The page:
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  34.  49
    God and Mental Causation.Daniel Lim - 2015 - Heidelberg, Germany: Springer.
    This book lies at the intersection of philosophy of religion and philosophy of mind. It combines issues regarding divine action and mental causation. In particular, by using (...)
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  35. A God That Could Be Real in the New Scientific Universe.Nancy Ellen Abrams - 2015 - Zygon 50 (2):376-388.
    We are living at the dawn of the first truly scientific picture of the universe-as-a-whole, yet people are still dragging along prescientific ideas about God (...)
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  36. Playing God? Genetic Determinism and Human Freedom.Ted Peters - 1997 - Routledge.
    Since the original publication of _Playing God?_ in 1996, three developments in genetic technology have moved to the center of the public conversation about the ethics (...)of human bioengineering. Cloning, the completion of the human genome project, and, most recently, the controversy over stem cell research have all sparked lively debates among religious thinkers and the makers of public policy. In this updated edition, Ted Peters illuminates the key issues in these debates and continues to make deft connections between our questions about God and our efforts to manage technological innovations with wisdom. (shrink)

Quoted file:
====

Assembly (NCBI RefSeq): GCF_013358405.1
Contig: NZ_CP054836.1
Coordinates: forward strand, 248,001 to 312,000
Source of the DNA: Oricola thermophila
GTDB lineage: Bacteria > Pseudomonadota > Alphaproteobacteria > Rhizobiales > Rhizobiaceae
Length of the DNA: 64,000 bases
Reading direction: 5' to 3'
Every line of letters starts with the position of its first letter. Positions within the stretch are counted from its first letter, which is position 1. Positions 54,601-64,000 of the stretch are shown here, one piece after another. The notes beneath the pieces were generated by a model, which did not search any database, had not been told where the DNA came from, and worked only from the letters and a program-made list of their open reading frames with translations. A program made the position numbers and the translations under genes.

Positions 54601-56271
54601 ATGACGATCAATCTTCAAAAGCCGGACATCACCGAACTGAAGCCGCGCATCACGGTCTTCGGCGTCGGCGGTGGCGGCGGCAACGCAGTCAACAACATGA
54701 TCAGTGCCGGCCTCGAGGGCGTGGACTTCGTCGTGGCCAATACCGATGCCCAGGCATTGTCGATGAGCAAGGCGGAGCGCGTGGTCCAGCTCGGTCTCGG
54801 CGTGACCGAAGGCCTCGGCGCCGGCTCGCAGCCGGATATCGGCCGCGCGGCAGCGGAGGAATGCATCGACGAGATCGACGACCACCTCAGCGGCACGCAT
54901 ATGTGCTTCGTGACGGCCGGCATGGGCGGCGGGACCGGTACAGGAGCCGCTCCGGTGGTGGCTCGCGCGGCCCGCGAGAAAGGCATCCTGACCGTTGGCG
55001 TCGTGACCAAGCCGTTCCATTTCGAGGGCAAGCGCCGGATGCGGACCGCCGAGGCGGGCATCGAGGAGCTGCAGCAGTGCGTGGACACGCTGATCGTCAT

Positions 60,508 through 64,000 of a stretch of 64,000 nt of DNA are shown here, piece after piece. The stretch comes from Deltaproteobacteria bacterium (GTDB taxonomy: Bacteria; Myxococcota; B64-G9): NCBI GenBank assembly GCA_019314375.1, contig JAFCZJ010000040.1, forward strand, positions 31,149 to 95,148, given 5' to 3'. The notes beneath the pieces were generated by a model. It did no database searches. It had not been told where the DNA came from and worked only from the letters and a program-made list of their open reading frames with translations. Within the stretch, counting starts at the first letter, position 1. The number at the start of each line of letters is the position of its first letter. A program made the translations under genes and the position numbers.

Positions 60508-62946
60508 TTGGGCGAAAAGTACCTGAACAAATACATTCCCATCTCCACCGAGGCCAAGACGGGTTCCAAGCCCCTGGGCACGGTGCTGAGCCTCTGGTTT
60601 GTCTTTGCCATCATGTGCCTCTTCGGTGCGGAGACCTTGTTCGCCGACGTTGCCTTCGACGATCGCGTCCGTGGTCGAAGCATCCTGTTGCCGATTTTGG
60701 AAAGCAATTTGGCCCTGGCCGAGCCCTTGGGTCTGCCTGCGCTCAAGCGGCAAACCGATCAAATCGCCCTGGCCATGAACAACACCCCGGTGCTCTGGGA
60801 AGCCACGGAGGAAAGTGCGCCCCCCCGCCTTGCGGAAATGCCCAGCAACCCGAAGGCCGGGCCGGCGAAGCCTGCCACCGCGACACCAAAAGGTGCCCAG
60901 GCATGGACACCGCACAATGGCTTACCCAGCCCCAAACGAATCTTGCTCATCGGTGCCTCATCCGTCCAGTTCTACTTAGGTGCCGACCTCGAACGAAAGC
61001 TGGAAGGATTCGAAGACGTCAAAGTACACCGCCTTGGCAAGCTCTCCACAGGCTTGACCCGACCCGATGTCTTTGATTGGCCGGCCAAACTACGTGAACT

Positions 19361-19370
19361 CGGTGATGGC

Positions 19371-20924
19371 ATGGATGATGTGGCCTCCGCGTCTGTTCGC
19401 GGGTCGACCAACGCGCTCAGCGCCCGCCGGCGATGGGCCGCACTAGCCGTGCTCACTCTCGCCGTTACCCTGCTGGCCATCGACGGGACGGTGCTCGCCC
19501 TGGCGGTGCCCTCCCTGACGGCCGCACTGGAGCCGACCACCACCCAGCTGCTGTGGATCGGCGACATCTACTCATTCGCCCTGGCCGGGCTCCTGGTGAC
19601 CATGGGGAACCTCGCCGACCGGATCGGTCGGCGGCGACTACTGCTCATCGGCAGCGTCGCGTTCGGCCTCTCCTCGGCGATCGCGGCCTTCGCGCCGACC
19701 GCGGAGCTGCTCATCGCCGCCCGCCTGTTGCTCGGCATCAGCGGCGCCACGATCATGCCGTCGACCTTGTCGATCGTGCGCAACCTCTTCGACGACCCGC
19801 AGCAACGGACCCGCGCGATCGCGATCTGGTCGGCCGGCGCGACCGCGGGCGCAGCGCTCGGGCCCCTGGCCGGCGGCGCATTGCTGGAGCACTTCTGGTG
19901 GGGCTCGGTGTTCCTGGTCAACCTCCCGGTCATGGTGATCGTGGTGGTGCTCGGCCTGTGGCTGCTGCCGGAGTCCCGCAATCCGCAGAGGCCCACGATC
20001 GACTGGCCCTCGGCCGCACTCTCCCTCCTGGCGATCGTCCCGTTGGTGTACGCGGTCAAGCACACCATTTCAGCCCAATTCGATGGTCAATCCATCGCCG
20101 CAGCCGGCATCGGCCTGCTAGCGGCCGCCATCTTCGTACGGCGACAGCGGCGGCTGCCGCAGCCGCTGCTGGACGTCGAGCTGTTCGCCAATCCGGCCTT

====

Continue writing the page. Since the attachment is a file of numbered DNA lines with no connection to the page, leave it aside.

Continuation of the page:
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  37.  57
    God Without Being: Hors Texte.Jean-Luc MARION - 1991 - University of Chicago Press.
    Jean-Luc Marion advances a controversial argument for a God free of all categories of Being. Taking a characteristically postmodern stance, Marion challenges a fundamental premise of (...)both metaphysics and neo-Thomist theology: that God, before all else, must be. Rather, he locates a "God without Being" in the realm of agape, of Christian charity or love. This volume, the first translation into English of the work of this leading Catholic philosopher, offers a contemporary perspective on the nature of God. "An immensely thoughtful book. . . . It promises a rich harvest. Marion's highly original treatment of the idol and the icon, the Eucharist, boredom and vanity, conversion and prayer takes theological and philosophical discussions to a new level."--Norman Wirzba, Christian Century. (shrink)